Honeybees usually leave people alone, but they get confused when attracted by the strong smell of perfumes, soaps or hairsprays and attack those wearing the fragrance.
MR Chandrashekhar, deputy director (Lalbagh), horticulture department, said going by the history of bee attacks in the park, most of the victims had strong-smelling perfume on during the incident.
“We’ve placed barricades around trees which host a large number of honeybee colonies. We have not only trained our guards to educate visitors about honeybees but also restrict those wearing strong perfumes from standing or walking near trees with bee colonies. Even smoking is prohibited as it can disturb the bees. This is done to ensure safety of visitors and prevent untoward incidents,” he explained.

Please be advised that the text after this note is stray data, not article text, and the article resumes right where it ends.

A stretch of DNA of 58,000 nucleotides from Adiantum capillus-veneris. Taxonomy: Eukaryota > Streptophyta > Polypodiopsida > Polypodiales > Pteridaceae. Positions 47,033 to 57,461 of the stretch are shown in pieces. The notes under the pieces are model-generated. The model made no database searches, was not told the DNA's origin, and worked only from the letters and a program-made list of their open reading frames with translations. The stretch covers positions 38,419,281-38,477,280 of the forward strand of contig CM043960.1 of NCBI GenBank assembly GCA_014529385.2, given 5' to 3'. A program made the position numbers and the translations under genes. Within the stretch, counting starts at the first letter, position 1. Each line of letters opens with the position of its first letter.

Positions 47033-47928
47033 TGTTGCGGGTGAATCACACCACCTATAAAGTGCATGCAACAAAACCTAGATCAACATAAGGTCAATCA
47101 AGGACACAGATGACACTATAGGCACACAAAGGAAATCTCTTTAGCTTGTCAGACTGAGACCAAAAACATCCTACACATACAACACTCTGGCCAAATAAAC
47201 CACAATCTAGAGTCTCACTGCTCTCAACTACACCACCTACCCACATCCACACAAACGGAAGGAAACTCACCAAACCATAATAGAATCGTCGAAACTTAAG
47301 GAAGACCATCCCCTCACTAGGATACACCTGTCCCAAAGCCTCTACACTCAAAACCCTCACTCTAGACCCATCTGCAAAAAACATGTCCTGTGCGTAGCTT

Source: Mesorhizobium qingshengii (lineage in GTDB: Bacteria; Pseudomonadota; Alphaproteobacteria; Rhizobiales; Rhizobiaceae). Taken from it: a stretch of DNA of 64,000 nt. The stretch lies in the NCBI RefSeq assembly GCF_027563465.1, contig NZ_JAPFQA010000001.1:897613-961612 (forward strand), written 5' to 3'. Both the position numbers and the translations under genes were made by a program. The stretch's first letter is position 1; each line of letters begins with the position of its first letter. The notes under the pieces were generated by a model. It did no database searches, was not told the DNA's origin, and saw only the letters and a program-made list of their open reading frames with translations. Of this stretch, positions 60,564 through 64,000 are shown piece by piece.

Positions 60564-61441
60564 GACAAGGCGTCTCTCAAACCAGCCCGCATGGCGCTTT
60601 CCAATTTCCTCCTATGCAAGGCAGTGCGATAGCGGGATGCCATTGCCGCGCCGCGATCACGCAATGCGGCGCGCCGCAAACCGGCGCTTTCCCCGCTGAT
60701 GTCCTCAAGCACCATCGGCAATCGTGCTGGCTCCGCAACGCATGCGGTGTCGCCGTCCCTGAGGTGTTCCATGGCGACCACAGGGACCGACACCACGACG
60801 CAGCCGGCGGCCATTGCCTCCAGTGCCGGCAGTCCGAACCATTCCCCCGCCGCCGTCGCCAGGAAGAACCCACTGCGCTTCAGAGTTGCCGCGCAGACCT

‘Bee population sees a spike in April, May’
With the number of visitors to Lalbagh touching 10,000 during weekends, staffers have their task cut out. Twenty beehives are found on a silk cotton tree near the west gate of the park, 20 on trees near the main gate and five near the joint director’s office.
A senior department official said honeybee population in Lalbagh spikes during April and May. “Flowering of plants and trees during the season attracts bees. Since it’s school vacation, the park witnesses more footfalls. Hence, we decided to implement security measures on the advice of entomologists. Caution boards have been installed at various places,” he said.
The officer said, “Park security guards have been briefed about rescue procedures. They are equipped with necessary equipment such as gunny bags and tongs to pull out bee stings. We have an ambulance on standby.”
SCENT OF A TRAGEDY
› During 2016 Independence Day flower show, honeybees attacked four men in two incidents.
›During 2015 flower show, Vaishnavi, 7, from Padmanabhanagar, died of bee attack.